1. Couture G, Karlik D, Glass SC, Hatzel BM (2014) The Effect of Foam Rolling Duration on Hamstring Range of Motion. The Open Orthop J 2(9): 450-455.
  2.   Healey KC, Hatfield DL, Blanpied P, Dorfman LR, Riebe D (2014) The effects of myofascial release with foam rolling on performance. The Journal of Strength & Conditioning Research 28(1): 61-68.
  3. Cheatham SW, Kolber MJ, Cain M, Lee M (2015) The effects of self‐myofascial release using a foam roll or roller massager on joint range of motion, muscle recovery, and performance: a systematic review. Int J Sports Phys Ther 10(6): 827-838.
  4. Beardsley C, Skarabot J (2015) Effects of self-myofascial release: A systematic review. J Bodyw Mov Ther 19(4): 747-758.
  5. Schroeder AN, Best TM (2015) Is self myofascial release an effective preexercise and recovery strategy? A literatura review. Current Sports Medicine Reports 14(3): 200-208.
  6. DeBruyne DM, Dewhurst MM, Fischer KM, Wojtanowski MS, Dural C (2016) Self-Mobilization Using a Foam Roller Versus a Roller-Massager: Which is More Effective for Increasing Hamstrings Flexibility? J Sport Reh 26(1): 94-100.
  7. Pilat A (2003) Terapias miofasciales: Inducción miofascial. Aspectos teóricos y aplicaciones clínicas. Madrid: McGraw-Hill-Interamericana.
  8. Haas C, Butterfield TA, Abshire S, Zhao Y, Zhang X, et al. (2013) Massage timing affects post exercise muscle recovery and inflammation in a rabbit model. Med Sci Sports Exerc 45(6): 1105-1112.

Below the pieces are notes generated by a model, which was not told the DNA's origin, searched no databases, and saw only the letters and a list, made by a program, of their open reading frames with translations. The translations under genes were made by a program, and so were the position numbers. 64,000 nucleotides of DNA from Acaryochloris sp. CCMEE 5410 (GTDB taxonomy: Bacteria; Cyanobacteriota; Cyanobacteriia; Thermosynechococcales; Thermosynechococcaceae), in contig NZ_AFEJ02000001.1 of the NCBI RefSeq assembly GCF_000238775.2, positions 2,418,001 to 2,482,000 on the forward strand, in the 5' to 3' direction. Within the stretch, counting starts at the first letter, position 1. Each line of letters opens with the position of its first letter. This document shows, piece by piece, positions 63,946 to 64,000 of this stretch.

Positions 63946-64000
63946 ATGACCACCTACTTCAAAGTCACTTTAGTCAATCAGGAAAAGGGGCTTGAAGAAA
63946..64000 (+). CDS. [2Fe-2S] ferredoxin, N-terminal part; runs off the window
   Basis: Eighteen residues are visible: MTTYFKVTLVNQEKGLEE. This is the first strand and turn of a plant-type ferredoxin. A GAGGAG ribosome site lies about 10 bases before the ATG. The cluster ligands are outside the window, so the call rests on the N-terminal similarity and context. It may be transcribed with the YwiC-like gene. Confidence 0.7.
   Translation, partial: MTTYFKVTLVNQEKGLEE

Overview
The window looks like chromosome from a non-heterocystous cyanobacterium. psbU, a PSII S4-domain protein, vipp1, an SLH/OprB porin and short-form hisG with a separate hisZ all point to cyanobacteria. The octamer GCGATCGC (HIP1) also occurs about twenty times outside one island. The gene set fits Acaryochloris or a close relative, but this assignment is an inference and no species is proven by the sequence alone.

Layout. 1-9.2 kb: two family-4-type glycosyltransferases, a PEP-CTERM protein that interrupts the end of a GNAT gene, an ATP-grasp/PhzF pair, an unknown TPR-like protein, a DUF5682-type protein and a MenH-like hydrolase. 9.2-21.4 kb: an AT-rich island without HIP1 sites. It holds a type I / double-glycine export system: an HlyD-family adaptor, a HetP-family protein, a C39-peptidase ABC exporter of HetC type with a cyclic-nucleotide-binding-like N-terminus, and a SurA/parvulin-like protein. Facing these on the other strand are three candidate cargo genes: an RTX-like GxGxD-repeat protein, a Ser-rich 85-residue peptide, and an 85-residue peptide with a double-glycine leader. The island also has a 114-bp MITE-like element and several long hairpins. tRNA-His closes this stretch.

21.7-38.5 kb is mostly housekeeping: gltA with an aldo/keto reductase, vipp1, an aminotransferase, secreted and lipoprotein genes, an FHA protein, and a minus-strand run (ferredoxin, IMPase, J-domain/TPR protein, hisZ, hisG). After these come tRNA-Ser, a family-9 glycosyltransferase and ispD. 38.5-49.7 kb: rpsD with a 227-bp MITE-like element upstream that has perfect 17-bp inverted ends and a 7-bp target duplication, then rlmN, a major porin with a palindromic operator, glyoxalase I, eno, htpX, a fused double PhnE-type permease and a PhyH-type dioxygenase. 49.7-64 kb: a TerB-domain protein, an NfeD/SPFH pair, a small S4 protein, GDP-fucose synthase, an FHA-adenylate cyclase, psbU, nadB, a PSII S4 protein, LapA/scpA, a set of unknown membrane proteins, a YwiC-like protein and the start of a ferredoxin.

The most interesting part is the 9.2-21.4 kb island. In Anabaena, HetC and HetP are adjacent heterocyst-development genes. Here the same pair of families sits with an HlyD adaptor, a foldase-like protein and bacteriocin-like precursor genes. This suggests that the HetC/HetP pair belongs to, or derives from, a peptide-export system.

9. Haas C, Butterfield TA, Zhao Y, Zhang X, Jarjoura D (2013) Dose-dependency of massage-like compressive loading on recovery of active muscle properties following eccentric exercise: rabbit study with clinical relevance. British Journal of Sports Medicine 47(2): 83-88.
  10.   Crawford SK, Haas C, Butterfield TA, Wang Q, Zhang X, et al. (2014) Effects of immediate vs. Delayed massage-like loading on skeletal muscle viscoelastic properties following eccentric exercise. Clin Biomech 29(6): 671-678.
  11. MacDonald GZ, Button DC, Drinkwater EJ, Behm DG (2014) Foam rolling as a recovery tool after an intense bout of Physical activity. Med Sci Sports Exerc 46(1): 131-142.
  12. Jay K, Sundstrup E, Sondergaard S.D, Behm D, Brandt M, et al. (2014) Specific and crossover effects of massage for muscle soreness: randomized controlled trial. Int J Sports Phys Ther 9(1): 82-91.
  13. Pearcey GEP, Bradbury-Squires DJ, Kawamoto JE, Behm DG, Button DC, et al. (2015) Foam Rolling for Delayed-Onset Muscle Soreness and Recovery of Dynamic Performance Measures. J Athl Train 50(1): 5-13.
  14. Arroyo-Morales M, Olea N, Martinez M, Moreno-Lorenzo C, Díaz-Rodríguez L, et al. (2008) Effects of myofascial release after high-intensity exercise: a randomized clinical trial. J Manipulative Physiol Ther 31(3): 217-223.
  15. Okamoto T, Masuhara M, Ikuta K (2014) Acute effects of self-myofascial release using a foam roller on arterial function. J Strength Cond Res 28(1): 69-73.
  16. Kim K, Park S, Goo B, Choi S (2014) Effect of self-myofascial release on reduction of physical stress: a pilot study. J Phys Ther Sci 26(11): 1779-1781.